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Urban farming has a surprisingly high climate toll

In World
January 23, 2024

NEW YORK – Fruits and vegetables grown in urban gardens in Europe and the US have a carbon footprint six times larger on average than the same produce grown on conventional farms, according to researchers.

Farmers and gardeners at 73 urban agriculture sites in France, Germany, Poland, Britain and the US participated as citizen scientists in the research led by scientists at the University of Michigan and published on Jan 22 in the Nature Cities journal. The study is the largest-ever conducted comparing the emissions of urban and conventional agriculture.

Researchers tracked greenhouse gas emissions from farm infrastructure, supplies and irrigation water through daily diary entries made during the 2019 season. They found that on average, food grown in city gardens emitted 420g of carbon dioxide equivalent per serving, compared with 70g of CO2 equivalent per serving for food from conventional farms. 

However, some crops proved to be less carbon intensive when grown in cities than on conventional farms. Urban tomatoes often outperform conventional tomatoes, mainly due to the energy intensity of commercial greenhouses. Highly perishable conventional vegetables such as asparagus, which are often distributed by plane, also have an equal or higher carbon footprint than the same crops grown in cities.

About 20 per cent to 30 per cent of global city dwellers engage in some form of urban agriculture, most of which takes place in soil on open-air plots. Growing food in cities has benefits such as mitigating higher temperatures from heat-trapping asphalt and concrete, known as the urban heat island effect. It also provides key social and health benefits to people involved – boosting their mental health, improving their diets and strengthening local social networks.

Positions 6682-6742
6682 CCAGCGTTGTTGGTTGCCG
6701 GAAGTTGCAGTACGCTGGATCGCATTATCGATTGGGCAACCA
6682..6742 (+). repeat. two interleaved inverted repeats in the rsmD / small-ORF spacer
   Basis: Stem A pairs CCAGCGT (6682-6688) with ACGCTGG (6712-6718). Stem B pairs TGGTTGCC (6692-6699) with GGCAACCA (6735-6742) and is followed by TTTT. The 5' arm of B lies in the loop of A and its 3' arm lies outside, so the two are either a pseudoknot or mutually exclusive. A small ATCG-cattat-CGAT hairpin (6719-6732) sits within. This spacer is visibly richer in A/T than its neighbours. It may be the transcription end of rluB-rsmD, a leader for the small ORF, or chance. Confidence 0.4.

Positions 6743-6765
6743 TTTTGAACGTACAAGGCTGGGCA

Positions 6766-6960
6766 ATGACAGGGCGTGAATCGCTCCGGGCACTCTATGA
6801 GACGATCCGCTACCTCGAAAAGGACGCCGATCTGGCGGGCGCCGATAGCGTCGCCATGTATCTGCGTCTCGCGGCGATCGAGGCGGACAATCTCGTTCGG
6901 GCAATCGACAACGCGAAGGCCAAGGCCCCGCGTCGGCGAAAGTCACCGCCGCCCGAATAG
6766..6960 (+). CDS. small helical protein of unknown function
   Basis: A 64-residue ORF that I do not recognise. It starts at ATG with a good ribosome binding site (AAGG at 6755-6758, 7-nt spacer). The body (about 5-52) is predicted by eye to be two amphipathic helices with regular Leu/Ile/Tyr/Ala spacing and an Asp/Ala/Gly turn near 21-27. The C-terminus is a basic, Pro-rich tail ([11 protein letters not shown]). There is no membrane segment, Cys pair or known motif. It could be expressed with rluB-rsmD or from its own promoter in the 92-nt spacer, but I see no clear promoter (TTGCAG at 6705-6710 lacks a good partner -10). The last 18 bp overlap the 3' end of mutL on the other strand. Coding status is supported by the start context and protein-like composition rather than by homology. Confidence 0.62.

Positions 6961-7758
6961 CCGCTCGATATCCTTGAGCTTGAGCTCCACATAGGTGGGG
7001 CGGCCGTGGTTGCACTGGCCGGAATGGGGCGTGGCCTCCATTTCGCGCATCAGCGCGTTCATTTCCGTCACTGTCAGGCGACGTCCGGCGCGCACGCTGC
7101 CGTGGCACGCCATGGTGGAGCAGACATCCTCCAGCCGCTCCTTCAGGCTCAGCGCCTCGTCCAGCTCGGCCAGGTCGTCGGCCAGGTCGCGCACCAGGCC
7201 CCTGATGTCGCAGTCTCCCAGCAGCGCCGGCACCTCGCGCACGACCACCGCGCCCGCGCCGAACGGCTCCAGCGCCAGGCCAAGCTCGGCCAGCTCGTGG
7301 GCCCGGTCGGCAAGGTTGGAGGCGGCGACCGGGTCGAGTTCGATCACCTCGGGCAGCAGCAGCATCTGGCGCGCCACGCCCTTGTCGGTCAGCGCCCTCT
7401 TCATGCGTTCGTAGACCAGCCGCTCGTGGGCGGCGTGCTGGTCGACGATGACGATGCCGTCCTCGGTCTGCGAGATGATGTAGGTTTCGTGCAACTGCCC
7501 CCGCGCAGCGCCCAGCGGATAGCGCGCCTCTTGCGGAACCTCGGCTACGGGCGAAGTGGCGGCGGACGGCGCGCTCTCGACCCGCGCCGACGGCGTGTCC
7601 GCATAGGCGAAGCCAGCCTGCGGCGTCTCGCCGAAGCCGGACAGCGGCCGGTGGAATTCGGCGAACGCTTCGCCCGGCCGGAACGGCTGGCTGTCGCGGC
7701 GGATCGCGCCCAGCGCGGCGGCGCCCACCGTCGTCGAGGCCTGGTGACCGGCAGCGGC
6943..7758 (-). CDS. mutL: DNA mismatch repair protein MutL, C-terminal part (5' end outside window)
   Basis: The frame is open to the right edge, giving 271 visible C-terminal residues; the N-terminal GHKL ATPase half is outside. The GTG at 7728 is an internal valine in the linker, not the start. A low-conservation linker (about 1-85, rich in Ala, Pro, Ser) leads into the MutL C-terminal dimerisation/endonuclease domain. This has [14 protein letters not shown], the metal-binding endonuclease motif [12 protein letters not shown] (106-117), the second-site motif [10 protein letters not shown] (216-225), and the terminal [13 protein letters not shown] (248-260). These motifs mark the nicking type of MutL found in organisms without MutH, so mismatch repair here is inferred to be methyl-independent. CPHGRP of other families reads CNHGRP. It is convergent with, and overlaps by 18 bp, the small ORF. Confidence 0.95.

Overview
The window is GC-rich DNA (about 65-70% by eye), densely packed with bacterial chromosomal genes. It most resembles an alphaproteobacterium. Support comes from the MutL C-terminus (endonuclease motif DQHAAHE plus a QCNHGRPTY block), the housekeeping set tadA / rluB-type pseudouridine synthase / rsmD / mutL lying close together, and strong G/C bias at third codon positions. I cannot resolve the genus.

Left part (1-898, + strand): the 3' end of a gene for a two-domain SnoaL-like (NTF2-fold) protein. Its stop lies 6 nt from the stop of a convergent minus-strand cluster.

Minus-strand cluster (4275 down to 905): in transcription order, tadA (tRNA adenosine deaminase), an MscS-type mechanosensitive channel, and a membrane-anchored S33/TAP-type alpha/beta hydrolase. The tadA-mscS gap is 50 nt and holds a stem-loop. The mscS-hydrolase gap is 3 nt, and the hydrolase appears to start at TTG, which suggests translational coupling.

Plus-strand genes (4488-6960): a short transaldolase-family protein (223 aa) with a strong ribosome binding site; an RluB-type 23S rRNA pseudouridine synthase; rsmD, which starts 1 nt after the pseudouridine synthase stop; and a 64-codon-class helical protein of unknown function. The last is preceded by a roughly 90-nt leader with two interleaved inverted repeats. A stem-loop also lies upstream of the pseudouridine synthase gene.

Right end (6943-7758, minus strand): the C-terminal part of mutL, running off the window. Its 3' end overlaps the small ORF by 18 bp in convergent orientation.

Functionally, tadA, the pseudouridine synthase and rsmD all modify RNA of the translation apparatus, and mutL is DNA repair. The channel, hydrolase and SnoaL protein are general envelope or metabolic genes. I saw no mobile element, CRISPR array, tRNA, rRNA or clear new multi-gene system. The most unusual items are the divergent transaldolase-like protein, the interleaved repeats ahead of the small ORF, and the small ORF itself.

Research on the crops that urban farmers choose to grow suggest their motivation for choosing one vegetable or another varies substantially and depends on priorities like having a balanced diet or on cultural preferences. People might choose to grow food that is not widely available in the city they live in. But the most common motivation among those the scientists surveyed for this research was environmental sustainability. 

“Urban agriculture offers a variety of social, nutritional and place-based environmental benefits, which make it an appealing feature of future sustainable cities,” Mr Jason Hawes, the paper’s co-lead author, said in a statement. “Urban agriculture practitioners can reduce their climate impacts by cultivating crops that are typically greenhouse-grown or air-freighted, in addition to making changes in site design and management.”

Switching crops is not the only way to make urban farming more climate-friendly, the authors found. “Most of the climate impacts at urban farms are driven by the materials used to construct them – the infrastructure,” said co-lead author Benjamin Goldstein. “These farms typically only operate for a few years or a decade, so the greenhouse gases used to produce those materials are not used effectively.”

Extending the lifetime of materials and structures such as raised beds, composting containers and sheds can help reduce an urban garden’s footprint. The researchers also suggest reusing urban waste such as construction debris and demolition to build structures, and using rainwater and recycled water for irrigation.

The social benefits of urban farming are so high that, when considered together with the carbon and environmental impact, they still outcompete conventional agriculture, the researchers concluded. BLOOMBERG

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